FACTOID # 6: Michigan is ranked 22nd in land area, but since 41.27% of the state is composed of water, it jumps to 11th place in total area.
 
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Encyclopedia > Province of North Carolina
A map of the Province of Carolina.

The Province of North Carolina was originally part of the Province of Carolina, which was chartered by eight Lords Proprietors. The province later became the U.S. state of North Carolina. Image File history File links Carolinacolony. ... Image File history File links Carolinacolony. ... The Carolina Colony grants Haystack of 1663 and 1665 The Province of Carolina from 1663 to 1729, was a North American British colony. ... Lord Proprietor was a colonial title for the rulers of certain British colonies in America, such as Maryland or Carolina. ... Federal courts Supreme Court Circuit Courts of Appeal District Courts Elections Presidential elections Midterm elections Political Parties Democratic Republican Third parties State & Local government Governors Legislatures (List) State Courts Local Government Other countries Atlas  Politics Portal      A U.S. state is any one of the fifty subnational entities of the... Official language(s) English Capital Raleigh Largest city Charlotte Area  Ranked 28th  - Total 53,865 sq mi (139,509 km²)  - Width 150 miles (240 km)  - Length 560[1] miles (901 km)  - % water 9. ...


First settlement of the North Carolina Colony was in 1653, Charles II of England granted the Carolina charter in 1663 for lands south of Virginia Colony and north of Spanish Florida. The Carolinas were divided into North and South in 1712, when seven of the eight Lords Proprietors sold out (rendering Carolina a crown colony). The remaining one-eighth share of the Province (part of North Carolina known as the Granville District) was retained by members of the Carteret family until 1776; see John Carteret, 2nd Earl Granville. Two important maps of the province were produced: one by Edward Moseley in 1733, and another by John Collet in 1770. Many of the settlers of the North Carolina colony were poor tobacco farmers who made their living off this single cash crop. In South Carolina, the farmer's planatations were much larger and the settlers grew rice, which was a very profitable crop. Also, South Carolinians grew indigo, which was a plant used to make a valuable blue dye for clothing and threads. Charles II (29 May 1630 – 6 February 1685) was the King of England, Scotland, and Ireland. ... The 1609 charter for the Virginia colony from sea to sea The Virginia Colony refers to the English colony in North America that existed during the 17th and 18th centuries before the American Revolution. ... Spanish Florida (Florida Española) refers to the Spanish colony of Florida. ... A map of the Province of Carolina. ... A United Kingdom overseas territory (formerly known as a dependent territory or earlier as a crown colony) is a territory that is under the sovereignty and formal control of the United Kingdom but is not part of the United Kingdom proper (Great Britain and Northern Ireland). ... The Granville District was a 60-mile wide strip of land in the North Carolina colony adjoining the boundary with Virginia, lying between north latitudes 35° 34 and 36° 30. The area had been a part of the Province of Carolina, from 1663 to 1729 was a proprietary colony under... The Right Honourable John Carteret, 2nd Earl Granville, PC (22 April 1690–22 January 1763), English statesman, commonly known by his earlier title as Lord Carteret, was the son of George Carteret, 1st Baron Carteret (1667 - 1695), by his marriage with Grace Granville (September 3, 1654 - October 18, 1744), daughter... Edward Moseley (d. ...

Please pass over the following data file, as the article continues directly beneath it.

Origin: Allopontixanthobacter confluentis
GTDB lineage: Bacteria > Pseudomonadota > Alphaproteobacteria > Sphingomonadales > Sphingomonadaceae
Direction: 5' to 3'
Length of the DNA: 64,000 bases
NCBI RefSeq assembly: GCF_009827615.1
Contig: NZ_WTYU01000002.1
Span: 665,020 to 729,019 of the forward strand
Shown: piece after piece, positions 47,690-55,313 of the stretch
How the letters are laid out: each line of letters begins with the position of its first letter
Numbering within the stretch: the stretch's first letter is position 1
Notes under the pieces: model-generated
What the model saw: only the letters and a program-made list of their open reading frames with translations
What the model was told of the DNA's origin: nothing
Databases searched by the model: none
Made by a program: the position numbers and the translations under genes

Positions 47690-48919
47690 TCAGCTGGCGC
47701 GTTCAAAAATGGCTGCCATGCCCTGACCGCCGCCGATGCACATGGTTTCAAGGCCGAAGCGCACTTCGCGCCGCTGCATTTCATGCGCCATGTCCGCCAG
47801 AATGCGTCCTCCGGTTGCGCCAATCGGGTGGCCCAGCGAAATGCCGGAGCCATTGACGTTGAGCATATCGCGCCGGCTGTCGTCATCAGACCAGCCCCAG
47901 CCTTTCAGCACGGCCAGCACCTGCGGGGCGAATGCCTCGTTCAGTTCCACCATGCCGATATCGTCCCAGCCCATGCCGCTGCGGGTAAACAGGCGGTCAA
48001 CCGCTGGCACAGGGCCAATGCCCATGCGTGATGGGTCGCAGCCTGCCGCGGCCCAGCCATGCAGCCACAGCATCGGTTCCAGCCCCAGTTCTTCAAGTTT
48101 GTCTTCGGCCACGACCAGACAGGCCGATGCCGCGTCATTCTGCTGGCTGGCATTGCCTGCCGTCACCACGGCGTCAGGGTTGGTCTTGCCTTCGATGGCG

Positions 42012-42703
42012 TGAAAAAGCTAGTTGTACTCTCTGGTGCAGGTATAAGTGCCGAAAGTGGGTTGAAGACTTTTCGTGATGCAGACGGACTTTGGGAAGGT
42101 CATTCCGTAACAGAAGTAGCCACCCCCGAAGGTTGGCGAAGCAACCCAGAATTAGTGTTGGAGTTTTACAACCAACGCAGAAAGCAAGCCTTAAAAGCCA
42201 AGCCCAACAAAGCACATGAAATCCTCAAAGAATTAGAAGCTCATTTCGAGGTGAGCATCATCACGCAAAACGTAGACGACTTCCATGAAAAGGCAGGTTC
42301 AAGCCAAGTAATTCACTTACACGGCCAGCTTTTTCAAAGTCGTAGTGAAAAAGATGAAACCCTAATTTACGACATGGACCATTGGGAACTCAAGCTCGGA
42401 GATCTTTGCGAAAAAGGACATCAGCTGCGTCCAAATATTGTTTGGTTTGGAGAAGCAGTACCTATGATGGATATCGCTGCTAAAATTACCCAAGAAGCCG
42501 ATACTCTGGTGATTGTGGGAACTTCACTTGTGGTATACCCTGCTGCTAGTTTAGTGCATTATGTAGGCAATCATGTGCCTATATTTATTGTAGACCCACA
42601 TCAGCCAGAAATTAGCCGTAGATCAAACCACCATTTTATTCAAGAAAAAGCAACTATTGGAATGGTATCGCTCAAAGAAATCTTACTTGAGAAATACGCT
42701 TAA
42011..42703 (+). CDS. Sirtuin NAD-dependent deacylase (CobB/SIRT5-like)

See also: List of North Carolina Governors // List of Governors Roanake Colony, 1585 - 1586 Ralph Lane, 1585 - 1586 John White, 1587 Proprietary Colony, 1664-1731 Governors of Albemarle, 1664-1689 William Drummond 1664-1667 Samuel Stephens 1667-1669 Peter Carteret 1670-1672 John Jenkins 1672-1675 Thomas Eastchurch 1675-1676 John Jenkins 1676-1677 Thomas Miller 1677...


Further reading

  • Ekirch, A. Robert. "Poor Carolina": Politics and Society in Colonial North Carolina, 1729-1776. University of North Carolina Press, 1981.
  • Lefler, Hugh T., and William S. Powell. Colonial North Carolina: A History. Scribner, 1973.

  Results from FactBites:
 
North Carolina - LoveToKnow 1911 (9375 words)
North Carolina has a climate which varies from that of the S.E. corner, which approaches the sub-tropical, to that of the Mountain Region, which is like the medium continental type, except that the summers are cooler and the rainfall is greater.
The population 1 of North Carolina increased from 1,399,750 in 1880 to 1, 61 7,949 in 1890, or 15.6%; to 1,893,810 in 1900, a further increase of 17.1%; and to 2,206,287 in 1910, an increase of 16.5% since 1900.
The history of North Carolina may be divided into four main periods: the period of discovery and early colonization (1520-1663); the period of proprietary rule (1663-1729); the period of royal rule (1729-1776); and the period of statehood (from 1776).
Province of North Carolina: Information from Answers.com (240 words)
The Province of North Carolina was originally part of the Province of Carolina, which was chartered by eight Lords Proprietors.
First settlement of the North Carolina Colony was in 1653, Charles II of England granted the Carolina charter in 1663 for lands south of Virginia Colony and north of Spanish Florida.
The remaining one-eighth share of the Province (part of North Carolina known as the Granville District) was retained by members of the Carteret family until 1776; see John Carteret, 2nd Earl Granville.
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